That doesn't square with any of the reading I've done about the era. Homosexuality was illegal in Britain and came with social ostracism as well as stiff sentences until 1967. And just consider the lot of scullery maids. With huge cast iron pots to scrub, caustic soaps and no rubber gloves, scullery maids hired at the tender age of 14 or so were soon in agony from raw skin and repetitive strain injuries. They often died young from overwork or accidents. Death by scalding was common as they carried boiled water for scrubbing dishes, floors and clothes.

As for the warm community feeling between the denizens of the different floors, history tells us that their employers wouldn't have known any but the most senior servants existed -- let alone what their names were. Parlour maids were expected to avert their gaze should they happen to encounter one of the masters while stoking fires at dawn. Kitchen staff working 18-hour days in the basements were all but invisible.

For a glimpse of just how grim the life of Edwardian servants was, the 2003 reality show Manor House (on YouTube) sent a dozen volunteers to live in that world for three months. Within days of the project's launch, two volunteer kitchen maids quit in horror, despite the prospect of reality TV fame. Apparently being a maid a century ago was worse than eating insects or starving on a desert island.

Return of the manservant

An acquaintance with stern views on growing economic inequality finds my enthusiasm for Downton and its dreadful writing inexplicable. He's deeply offended by images of the swells treating the underclasses as their pets. He insists it's a form of propaganda. He argues that Downton Abbey exists to make us accept our ever-declining fortunes, which may well be leading us and/or our children to jobs as servants.

He could be right. This month Harper's Magazine has a piece from a writer who did the buttling course at Denver's Starkey International Institute for Household Management, where they train hoi polloi to serve the One Per Cent. Apparently there is a growing demand among the economic elite for their very own Carson and/or a Mrs. Hughes.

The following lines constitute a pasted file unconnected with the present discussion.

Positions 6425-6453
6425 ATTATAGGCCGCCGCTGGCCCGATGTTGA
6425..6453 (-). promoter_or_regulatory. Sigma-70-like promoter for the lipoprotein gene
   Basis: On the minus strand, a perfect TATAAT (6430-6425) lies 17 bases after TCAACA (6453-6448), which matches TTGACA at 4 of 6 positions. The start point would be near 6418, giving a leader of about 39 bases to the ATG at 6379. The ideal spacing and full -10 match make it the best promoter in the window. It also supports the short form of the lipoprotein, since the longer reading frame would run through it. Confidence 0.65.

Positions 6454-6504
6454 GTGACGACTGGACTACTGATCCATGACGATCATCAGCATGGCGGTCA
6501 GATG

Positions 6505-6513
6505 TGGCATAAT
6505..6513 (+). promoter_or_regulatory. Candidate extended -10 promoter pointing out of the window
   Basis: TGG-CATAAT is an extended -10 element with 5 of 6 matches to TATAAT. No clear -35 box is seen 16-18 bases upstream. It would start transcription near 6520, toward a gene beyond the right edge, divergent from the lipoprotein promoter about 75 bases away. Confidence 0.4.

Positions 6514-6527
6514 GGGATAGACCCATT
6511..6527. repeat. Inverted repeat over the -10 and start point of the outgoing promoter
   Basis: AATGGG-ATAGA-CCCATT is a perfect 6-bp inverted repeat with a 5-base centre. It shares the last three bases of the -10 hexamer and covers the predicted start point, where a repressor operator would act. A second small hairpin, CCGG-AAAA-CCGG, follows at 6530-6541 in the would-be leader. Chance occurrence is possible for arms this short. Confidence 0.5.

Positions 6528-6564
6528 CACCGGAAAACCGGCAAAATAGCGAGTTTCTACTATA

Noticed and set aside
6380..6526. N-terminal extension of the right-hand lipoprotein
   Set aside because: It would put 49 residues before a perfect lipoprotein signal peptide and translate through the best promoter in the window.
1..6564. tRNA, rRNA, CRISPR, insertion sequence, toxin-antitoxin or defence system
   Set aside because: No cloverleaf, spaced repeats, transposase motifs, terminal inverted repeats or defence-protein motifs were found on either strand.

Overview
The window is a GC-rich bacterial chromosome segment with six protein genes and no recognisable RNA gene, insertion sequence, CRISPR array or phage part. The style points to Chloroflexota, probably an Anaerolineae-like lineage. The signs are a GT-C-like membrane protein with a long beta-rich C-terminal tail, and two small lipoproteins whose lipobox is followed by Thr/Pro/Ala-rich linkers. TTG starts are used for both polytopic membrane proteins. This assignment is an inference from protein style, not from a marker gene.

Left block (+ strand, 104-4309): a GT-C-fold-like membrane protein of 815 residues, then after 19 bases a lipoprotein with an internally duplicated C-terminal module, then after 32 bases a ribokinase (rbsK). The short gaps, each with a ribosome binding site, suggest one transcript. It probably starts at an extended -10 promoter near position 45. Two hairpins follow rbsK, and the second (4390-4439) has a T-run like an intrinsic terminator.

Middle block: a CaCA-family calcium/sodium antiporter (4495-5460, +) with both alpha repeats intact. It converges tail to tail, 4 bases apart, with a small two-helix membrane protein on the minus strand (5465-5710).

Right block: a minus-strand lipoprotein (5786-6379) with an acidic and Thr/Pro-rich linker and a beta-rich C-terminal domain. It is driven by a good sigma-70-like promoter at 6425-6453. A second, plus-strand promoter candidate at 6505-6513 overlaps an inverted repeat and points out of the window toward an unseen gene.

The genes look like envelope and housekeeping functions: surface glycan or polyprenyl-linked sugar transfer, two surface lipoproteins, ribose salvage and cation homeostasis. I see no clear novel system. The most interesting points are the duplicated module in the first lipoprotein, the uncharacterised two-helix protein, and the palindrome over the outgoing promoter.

So I take his point. And yet.

I'm far from alone in adoring all the doings at Downton. The show has more than 12 million viewers in the U.S. and around 10 million in the U.K. A pal who designs necklaces with long ropes of amethysts and pearls that echo the beaded marvels of that era suspects there are a lot more obsessive fans than we know. Whenever there's a new season of Downton she gets requests for "Lady Mary's necklace" in astoundingly specific terms, including season, episode and scene.

Personally, I suspect they're looking for souvenirs after taking a little vacation at Downton Abbey. I find the time spent contemplating those high ceilings and immense fireplaces like a restful holiday from my own beleaguered life. I live in chaos; they give me a glimpse of order. Everyone I know eats on the run; they have proper conversations, while gloved manservants ladle out the soup.

An hour at Downton is like slipping into a psychic warm bath. Entire episodes pass without much happening beyond regular meals and social events. Breakfast, tea and then a party, all following each other in an orderly procession, seems to be the rhythm of most of their days.

And everyone seems so satisfied with his lot in life (except for the occasional melodramatic villain). There is a mutual loyalty between the servants and their employers, each of whom respects the other's work, which is mostly absent from today's workplace.

Safely removed

Yes, I do realize their world is just as imaginary as anything Game of Thrones has to offer -- and perhaps more so. There are truths about human nature and socio-political experiences in Game of Thrones that reflect real situations. Nothing like that can be said of Downton Abbey. No, it's more a sort of Disneyland for those who appreciate flappers' frocks and elaborate manners.

In fact, if I were building an amusement theme park this is exactly what I'd develop. Although I suppose Highclere Castle, which plays Downton Abbey, has that covered with regular tours and a brisk business in weddings.

In short, it's the perfect fantasy for anyone suffering early 21st century angst. And I suffer not a lick of shame for indulging in it, despite what snobbish critics say. Let 'em have their meth-making high school teachers and their alcoholic ad execs. Sunday evening will find me curled up with a cup of tea anticipating Maggie Smith's zingers punctuated with an arched eyebrow.

And I have just the retort for when my fellow scribes mock my viewing habits: If it's good enough for Nora Ephron, it's good enough for me.  [Tyee]